A €327,500 fine issued against the shuttered Satabank has been slashed to just €68,000, the FIAU said.  

In an announcement on its website on Tuesday, the Financial Intelligence Analysis Unit said that an appeals court had scaled back the hefty fine that was originally imposed on the controversial bank back in 2018.  

The court ruled that while the agency’s enforcement decision had been justified, the fine was too high for the legal provisions which had been breached.

The fine had been imposed after the bank had failed to reply to requests made by the FIAU within the stipulated timeframes and had handed over incomplete and incorrect information. 

The 2018 fine is separate from another €3.7 million fine that the FIAU had hit the bank with the following year.  

That fine too was significantly scaled back to €851,000 in 2020 after another court of appeal also ruled that the penalty was too severe.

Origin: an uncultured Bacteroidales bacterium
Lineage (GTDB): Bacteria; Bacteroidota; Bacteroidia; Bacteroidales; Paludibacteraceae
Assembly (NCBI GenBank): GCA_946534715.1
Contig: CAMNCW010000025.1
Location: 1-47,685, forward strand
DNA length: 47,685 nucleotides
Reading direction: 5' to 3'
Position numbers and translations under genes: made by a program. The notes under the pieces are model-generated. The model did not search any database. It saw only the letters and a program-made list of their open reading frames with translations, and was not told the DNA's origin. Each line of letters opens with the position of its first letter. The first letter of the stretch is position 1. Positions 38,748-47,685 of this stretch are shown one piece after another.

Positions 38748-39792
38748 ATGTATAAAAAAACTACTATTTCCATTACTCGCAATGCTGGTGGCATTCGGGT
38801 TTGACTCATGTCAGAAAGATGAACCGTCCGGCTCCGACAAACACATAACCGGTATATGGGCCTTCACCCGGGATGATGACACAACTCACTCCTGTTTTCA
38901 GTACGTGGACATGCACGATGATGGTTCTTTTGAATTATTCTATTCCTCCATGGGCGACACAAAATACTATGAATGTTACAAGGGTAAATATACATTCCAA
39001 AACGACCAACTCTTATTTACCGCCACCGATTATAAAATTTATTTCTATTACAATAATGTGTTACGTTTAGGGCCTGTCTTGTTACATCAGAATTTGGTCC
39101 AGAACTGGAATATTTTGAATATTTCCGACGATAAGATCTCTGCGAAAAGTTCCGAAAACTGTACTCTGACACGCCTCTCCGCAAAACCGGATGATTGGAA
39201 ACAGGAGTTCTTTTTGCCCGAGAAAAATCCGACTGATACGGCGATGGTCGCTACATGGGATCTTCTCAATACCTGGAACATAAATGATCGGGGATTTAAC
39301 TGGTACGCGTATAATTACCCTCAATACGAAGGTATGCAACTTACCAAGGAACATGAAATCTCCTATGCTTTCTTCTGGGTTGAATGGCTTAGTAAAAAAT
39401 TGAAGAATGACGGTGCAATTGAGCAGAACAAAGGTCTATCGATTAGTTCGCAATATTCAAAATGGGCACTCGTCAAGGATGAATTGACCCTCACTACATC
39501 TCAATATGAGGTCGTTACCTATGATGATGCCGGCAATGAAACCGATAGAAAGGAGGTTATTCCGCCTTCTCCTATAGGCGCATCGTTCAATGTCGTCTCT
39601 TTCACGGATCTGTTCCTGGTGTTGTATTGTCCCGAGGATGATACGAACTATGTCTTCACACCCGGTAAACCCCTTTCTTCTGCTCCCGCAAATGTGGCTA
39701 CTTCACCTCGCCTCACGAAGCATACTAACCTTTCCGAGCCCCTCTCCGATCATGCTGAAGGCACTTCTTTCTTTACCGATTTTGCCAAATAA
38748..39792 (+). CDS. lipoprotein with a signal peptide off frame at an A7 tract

Satabank long on authorities' radar

The bank had been on the regulators’ radar ever since a joint inspection by the Malta Financial Services Authority and the FIAU in 2018 found extremely weak structures in place to prevent its clients from using it to launder potential proceeds of criminal activity.

This had led regulators to come down hard on the bank.

All 12,000 of Satabank’s accounts were effectively frozen by the Malta Financial Services Authority in 2019, with EY (formerly Ernst and Young) appointed to administer the bank’s assets in “the best interests of depositors”.

Police and financial regulators then moved in to comb through suspicious transactions with potential links to fuel smuggling, drug trafficking and trade with sanctioned countries.

They investigated billions of euros in suspicious transactions through Satabank.

Since then, more than 300 reports of suspicious transactions at Satabank worth in excess of €130 million have been flagged by experts tasked with reviewing the lender.  

The bank subsequently lost its banking license

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